Friday, April 1, 2011

Gazpacho from La Buena Mesa's Elizabeth Parrish

Hippocrene will have two new cookbooks out in just two weeks! We're very excited to have both authors on Hippocrene Cooks as guest bloggers this week and next. Today, Elizabeth Parrish, author of La Buena Mesa: The Regional Cooking of Spain, shares with us a delicious recipe for gazpacho. Be sure to check back next week for Giovanna's recipe from The Cooking of Emilia-Romagna! Elizabeth writes to us from Tarragona, Spain, which is about 60 miles south of Barcelona:

Summer is fast approaching and as food choices gradually shift from the hearty stews and legumes of winter to lighter fare; I begin to think about that pitcher of gazpacho that frequents my refrigerator once the warm weather hits. I like to mix up a batch and gradually eat (or drink!) it over a period of two to three days. It’s not just that it tastes good (it does); gazpacho also manages to be refreshing, satisfying and, between the juicy ripe tomatoes, the extra virgin olive oil and other fresh vegetables, a veritable antioxidant cocktail.

Tomatoes come in a variety of shapes and sizes. Spaniards distinguish between tomatoes that you use to make a sauce and those you toss into a green salad. Salad tomatoes are firm and have a greenish hue to them. All other varieties, be they large or small, pear-shaped or round are softer to the touch and yield more pulp and juice. Whenever I make gazpacho, I look for ripe, juicy tomatoes and, fortunately, the ones that work the best also happen to be the least expensive.

Another key ingredient to making a smooth gazpacho is olive oil. You want to choose a high quality, mild, extra virgin olive oil. While I love the aroma and flavor of aromatic olive oils, I find that they overpower the gentle tomato scent of gazpacho. In my opinion, mild fruity oils work best for this dish. I’ve used Nuñez de Prado, an unfiltered organic extra virgin olive oil from Andalusia that also happens to be available in the United States. Authentic Spanish sherry vinegar adds the finishing touch to this cold soup.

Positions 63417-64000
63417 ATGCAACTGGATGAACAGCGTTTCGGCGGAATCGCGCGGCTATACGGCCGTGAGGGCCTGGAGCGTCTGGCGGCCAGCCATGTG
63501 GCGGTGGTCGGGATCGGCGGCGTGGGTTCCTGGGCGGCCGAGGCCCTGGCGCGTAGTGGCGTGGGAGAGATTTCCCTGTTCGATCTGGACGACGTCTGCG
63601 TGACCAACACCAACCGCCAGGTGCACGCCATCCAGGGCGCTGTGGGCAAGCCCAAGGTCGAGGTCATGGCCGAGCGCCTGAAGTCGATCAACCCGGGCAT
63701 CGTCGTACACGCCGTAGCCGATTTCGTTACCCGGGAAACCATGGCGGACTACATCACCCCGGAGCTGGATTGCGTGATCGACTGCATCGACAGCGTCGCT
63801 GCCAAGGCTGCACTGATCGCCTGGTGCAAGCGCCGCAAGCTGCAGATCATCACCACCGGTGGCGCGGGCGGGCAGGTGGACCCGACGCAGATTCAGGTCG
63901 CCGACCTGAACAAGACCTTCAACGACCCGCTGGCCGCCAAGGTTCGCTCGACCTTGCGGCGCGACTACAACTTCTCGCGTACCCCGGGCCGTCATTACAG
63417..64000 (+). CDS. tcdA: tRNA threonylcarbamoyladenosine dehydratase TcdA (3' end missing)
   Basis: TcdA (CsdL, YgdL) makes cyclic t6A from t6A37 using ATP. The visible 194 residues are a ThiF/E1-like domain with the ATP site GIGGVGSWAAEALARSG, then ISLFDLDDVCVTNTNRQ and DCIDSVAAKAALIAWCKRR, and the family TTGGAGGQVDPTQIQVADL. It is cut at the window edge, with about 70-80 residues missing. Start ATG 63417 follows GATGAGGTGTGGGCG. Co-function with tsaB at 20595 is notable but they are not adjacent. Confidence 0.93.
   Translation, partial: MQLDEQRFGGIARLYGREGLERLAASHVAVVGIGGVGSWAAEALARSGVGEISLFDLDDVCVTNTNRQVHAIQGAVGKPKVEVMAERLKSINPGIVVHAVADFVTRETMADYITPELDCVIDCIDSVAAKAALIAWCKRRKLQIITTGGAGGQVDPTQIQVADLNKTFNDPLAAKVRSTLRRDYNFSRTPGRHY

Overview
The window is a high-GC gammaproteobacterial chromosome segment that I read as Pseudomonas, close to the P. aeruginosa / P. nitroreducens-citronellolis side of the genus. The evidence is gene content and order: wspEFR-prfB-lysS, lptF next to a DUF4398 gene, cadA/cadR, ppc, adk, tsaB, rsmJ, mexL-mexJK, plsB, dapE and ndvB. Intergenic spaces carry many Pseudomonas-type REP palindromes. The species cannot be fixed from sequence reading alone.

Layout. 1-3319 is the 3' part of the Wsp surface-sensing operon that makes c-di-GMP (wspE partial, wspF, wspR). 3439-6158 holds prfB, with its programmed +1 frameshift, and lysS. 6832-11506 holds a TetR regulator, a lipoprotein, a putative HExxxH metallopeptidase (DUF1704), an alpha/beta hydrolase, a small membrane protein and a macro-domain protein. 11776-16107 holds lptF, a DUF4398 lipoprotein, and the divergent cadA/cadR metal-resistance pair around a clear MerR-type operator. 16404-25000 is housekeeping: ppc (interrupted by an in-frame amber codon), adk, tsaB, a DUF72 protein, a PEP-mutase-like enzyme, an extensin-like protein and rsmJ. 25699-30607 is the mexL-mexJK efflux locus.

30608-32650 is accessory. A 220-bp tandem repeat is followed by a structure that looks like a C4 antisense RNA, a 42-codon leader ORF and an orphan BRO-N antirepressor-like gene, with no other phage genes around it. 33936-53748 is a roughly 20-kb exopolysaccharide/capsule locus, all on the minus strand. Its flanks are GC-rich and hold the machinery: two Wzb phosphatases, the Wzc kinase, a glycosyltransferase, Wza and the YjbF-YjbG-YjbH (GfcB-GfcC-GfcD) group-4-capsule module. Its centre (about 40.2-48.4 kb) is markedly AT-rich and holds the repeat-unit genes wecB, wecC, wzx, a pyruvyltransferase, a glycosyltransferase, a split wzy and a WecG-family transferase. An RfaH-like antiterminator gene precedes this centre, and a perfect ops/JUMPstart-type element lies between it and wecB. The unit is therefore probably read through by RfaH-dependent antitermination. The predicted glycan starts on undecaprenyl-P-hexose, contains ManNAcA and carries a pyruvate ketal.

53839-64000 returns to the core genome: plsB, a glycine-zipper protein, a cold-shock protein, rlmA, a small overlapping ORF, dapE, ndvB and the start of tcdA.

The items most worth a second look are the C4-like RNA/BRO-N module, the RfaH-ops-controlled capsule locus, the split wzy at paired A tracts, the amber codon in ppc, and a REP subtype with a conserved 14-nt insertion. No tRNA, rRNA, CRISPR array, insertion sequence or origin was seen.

Gazpacho is one of those dishes that very much reflects the personal taste of the chef. Some like the sharpness of the onion and garlic to come through. Others want more or less cucumber. Personally, I prefer my gazpacho mild, with just a hint of onion and garlic. In the end, this is a cold tomato soup with tomato being the star. For this reason, I think that the soup is best when the base is delicately flavored. After that, diners can always personalize their gazpacho with the vegetable garnish, emphasizing one vegetable over the other to create their own balance, or forgoing the chopped vegetables altogether.

Gazpacho (Cold Tomato Soup)
(from La Buena Mesa: The Regional Cooking of Spain, page 167)

6 servings

6-inch length of a baguette, crust removed
1 cup ice water
8 ripe juicy tomatoes, unpeeled, cut in eighths
Pinch sugar
1 cucumber, peeled and coarsely chopped
1 green bell pepper, seeded and coarsely chopped
1 small Spanish onion, coarsely chopped
1 clove garlic
2 large spoonfuls sherry vinegar
½ cup mild extra virgin olive oil

1. Place the baguette piece in a bowl and add the ice water, followed by the tomatoes and a pinch of sugar. Add the cucumber, green pepper, onion, garlic, vinegar, and olive oil. 

2. Using an immersion blender, blend until smooth (or you can use a blender or food processor and blend in batches). (I have a small Spanish kitchen and don’t even own a blender or food processor so I use an immersion blender. Using a deep bowl helps prevent splattering.)

3. Place a strainer over a mixing bowl and press the mixture through the strainer using the back of a wooden spoon. Salt to taste and chill thoroughly before serving. Whenever gazpacho is served, it’s customary to prepare small bowls of the individual chopped vegetables so that diners can garnish to taste. Another alternative is to serve the gazpacho with croutons. (In the case of croutons, make your own with the remaining baguette. Simply cut the bread into cubes and fry in abundant extra virgin olive oil.)

Gazpacho is even better the following day after the flavors have had time to blend.

Elizabeth Parrish has spent twenty-two years living and cooking in Spain. La Buena Mesa is the result of years of research and collecting recipes from friends, family, restaurants, and home kitchens across Spain. She currently resides in Tarragona, where she teaches English and is working on a collection of Catalan recipes.